Australia and New Zealand Mini Series Part 24: North Island, New Zealand: Rotorua and the Redwoods Treewalk

This is the twenty-fourth in my series of short reflections on different places in Australia and New Zealand, as experienced during my November 2019 visit. Today is the eighth of my posts on New Zealand’s North Island.

map of New Zealand
map of New Zealand
Map of Australia and New Zealand

In my last post I wrote about our visit to Rotorua, situated on the shores of Lake Rotorua and famous for its thermal areas full of natural wonders such as boiling mudpools and geysers. I described our visit to the awe-inspiring Wai-o-Tapu Thermal Wonderland, a very popular tourist attraction.

The Lady Knox Geyser at Wai-o-Tapu Thermal Wonderland (photo credit Jamie Robinson)

Rotorua is justly famous for its many attractions, and we visited another of these after lunch on the same day of our visit to Geothermal Wonderland. The Redwoods Treewalk offers a tranquil experience, walking through the forest canopy among the graceful, majestic Redwood trees, along high swinging timber walks suspended from slings secured around the tree trunks.

When you arrive at the Redwoods Treewalk visitor centre you will find that everything here has been constructed to harmonise with the natural environment – even the toilets. They were probably the most beautiful ecologically-inspiring toilets I had ever seen (although in fact we did see some other beautiful toilets in New Zealand – the Hundertwasser public toilets in Kawakawa, which are so exceptional they are on the tourist route as an artistic destination in their own right).


The toilets at the Visitor Centre of the Redwoods Treewalk, Rotorua – harmonising with the natural surroundings
The Visitor Centre at the Redwoods Treewalk
winding path through the forest at the Redwoods Treewalk

Reaching the start of the treewalk, you climb up to the first platform.

the start of the Redwoods Treewalk

The treewalk is a peaceful, almost meditative experience, once you have acclimatised yourself to the feeling of the swinging timber walks 20 meters above the ground. Informative signs along the route give you plenty to find out, pausing on your journey. You may very well wish to spend some time at each of the platforms, just to regain your feeling of standing on a solid surface once more!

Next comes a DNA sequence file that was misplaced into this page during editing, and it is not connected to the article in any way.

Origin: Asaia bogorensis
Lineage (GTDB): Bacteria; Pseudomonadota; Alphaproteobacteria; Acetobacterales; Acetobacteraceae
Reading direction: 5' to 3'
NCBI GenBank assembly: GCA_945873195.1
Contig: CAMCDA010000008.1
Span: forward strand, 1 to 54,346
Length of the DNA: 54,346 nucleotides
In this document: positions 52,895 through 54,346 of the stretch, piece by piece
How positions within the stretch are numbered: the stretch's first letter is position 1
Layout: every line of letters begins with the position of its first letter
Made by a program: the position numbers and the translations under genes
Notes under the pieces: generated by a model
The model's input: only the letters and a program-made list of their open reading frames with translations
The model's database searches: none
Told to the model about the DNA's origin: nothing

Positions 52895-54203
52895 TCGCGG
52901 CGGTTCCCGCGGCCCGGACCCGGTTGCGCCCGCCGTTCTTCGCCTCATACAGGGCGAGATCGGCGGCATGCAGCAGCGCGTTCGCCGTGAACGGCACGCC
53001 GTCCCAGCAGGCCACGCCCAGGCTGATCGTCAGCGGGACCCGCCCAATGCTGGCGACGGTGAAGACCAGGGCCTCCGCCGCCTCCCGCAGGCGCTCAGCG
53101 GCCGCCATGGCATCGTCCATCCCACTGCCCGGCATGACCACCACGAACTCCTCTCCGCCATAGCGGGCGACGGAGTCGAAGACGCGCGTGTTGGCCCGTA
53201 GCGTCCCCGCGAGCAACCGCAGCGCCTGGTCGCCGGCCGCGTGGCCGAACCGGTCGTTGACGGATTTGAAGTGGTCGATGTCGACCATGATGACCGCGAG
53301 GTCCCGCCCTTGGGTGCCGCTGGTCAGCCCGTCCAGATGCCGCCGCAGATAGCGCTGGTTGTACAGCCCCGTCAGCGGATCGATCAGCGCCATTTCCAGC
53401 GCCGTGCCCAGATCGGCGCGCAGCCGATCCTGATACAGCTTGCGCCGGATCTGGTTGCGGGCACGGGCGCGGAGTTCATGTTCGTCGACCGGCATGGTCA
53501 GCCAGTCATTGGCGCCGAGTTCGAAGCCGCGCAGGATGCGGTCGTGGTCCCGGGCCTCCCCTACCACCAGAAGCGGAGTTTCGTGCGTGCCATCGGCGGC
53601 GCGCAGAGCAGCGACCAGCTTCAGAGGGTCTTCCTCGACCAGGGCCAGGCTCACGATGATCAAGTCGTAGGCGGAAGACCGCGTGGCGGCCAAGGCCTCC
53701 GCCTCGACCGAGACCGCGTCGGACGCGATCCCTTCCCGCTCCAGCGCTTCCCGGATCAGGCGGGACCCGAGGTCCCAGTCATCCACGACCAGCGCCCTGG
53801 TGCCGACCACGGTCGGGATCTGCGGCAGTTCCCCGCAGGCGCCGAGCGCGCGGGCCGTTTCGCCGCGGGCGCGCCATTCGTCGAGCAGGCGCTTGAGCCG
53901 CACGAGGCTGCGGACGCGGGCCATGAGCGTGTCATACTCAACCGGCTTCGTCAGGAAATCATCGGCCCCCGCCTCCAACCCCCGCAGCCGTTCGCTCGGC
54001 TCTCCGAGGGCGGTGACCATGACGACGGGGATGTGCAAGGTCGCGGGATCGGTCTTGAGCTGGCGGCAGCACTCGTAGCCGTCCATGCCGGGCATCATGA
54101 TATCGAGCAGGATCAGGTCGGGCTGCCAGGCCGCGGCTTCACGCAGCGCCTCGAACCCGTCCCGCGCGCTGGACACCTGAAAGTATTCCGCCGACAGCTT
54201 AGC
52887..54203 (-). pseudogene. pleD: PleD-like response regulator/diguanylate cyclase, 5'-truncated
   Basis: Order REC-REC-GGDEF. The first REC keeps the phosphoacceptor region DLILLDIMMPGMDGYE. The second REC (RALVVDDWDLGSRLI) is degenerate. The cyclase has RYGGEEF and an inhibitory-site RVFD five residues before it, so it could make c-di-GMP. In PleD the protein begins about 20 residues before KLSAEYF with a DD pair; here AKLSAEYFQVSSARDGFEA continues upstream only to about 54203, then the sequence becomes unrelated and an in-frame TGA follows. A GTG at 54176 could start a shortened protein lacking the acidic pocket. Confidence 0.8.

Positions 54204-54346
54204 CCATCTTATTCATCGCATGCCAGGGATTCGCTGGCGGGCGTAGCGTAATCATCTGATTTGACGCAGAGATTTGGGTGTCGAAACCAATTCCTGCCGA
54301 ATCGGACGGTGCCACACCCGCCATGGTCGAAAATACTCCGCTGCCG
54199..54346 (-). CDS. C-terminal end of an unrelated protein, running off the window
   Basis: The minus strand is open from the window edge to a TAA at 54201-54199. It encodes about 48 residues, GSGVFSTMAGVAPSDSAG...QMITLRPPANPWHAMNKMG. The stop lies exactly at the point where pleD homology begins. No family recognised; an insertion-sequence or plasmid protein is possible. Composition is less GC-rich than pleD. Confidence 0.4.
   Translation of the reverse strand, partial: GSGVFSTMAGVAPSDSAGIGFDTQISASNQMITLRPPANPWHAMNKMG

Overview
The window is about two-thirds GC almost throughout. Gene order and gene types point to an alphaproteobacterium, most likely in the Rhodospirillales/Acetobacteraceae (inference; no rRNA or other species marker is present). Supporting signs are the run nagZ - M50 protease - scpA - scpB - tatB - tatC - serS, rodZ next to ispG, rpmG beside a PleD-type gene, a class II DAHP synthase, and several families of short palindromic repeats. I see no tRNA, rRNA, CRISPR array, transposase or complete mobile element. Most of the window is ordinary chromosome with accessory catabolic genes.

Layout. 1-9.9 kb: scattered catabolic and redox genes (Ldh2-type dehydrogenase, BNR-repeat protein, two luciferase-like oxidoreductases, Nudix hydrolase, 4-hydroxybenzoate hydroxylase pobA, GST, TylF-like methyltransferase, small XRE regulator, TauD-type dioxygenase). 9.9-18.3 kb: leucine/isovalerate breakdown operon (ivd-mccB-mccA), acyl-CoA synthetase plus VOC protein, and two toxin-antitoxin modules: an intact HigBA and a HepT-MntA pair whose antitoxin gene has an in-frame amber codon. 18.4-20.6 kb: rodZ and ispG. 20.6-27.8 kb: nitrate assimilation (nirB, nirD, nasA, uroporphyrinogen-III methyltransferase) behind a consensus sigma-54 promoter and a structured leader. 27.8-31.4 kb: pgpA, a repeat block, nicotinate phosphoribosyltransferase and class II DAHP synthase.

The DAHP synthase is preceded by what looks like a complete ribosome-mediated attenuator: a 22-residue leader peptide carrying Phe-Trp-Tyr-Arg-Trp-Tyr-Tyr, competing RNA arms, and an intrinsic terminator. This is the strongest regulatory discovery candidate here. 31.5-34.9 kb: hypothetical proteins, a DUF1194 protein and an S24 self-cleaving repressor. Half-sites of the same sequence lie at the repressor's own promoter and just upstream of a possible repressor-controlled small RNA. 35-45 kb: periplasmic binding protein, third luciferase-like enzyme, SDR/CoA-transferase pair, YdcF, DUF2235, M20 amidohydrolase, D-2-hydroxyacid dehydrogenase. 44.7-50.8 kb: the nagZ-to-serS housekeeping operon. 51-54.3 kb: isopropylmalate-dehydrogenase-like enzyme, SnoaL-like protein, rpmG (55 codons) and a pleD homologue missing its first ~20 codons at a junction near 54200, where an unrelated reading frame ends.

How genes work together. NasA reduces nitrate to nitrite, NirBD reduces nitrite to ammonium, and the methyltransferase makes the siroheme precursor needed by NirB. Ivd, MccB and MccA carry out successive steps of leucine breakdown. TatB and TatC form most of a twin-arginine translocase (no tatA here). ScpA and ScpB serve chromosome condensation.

As you make your way along the treewalk you will also see giant lanterns suspended from the trees. These are the Redwoods Nightlights, an art installation by artist and ‘sustainability champion’ David Trubridge, and at night they illuminate the trees and no doubt thrill the hearts of all those who take the walk after dark.

SC Skillman, psychological, suspense, paranormal fiction & non-fiction. My next book, Paranormal Warwickshire, will be published by Amberley Publishing on 15th June 2020 and is available to pre-order now either online, or from the publisher’s website, or from your local bookshop.

A Lost Garden Rediscovered and Given New Life: Guy’s Cliffe Walled Garden, Warwick

I love gardens which once were lost, but have now been restored.

View of Guys Cliffe Walled Garden with poppy installation
View of Guys Cliffe Walled Garden with poppy installation

How poignant and symbolic they seem, and how inspiring when they are recovered and given new life.

A famous example is The Lost Gardens of Heligan in Cornwall; but we have a rediscovered garden just down the road from us.

Just off the road between Warwick and Kenilworth you will find Guy’s Cliffe Historic Walled Garden. It used to be the kitchen garden for Guy’s Cliffe House, the atmospheric mansion about which I have already written on this blog. You can read my post here. But after the last heir to the estate, Sub-Lieutenant Algernon Percy, died in the First World War, the estate was broken up. For years this walled garden was lost beneath thick undergrowth, but in the last few years, the garden has undergone restoration by a team of devoted volunteers.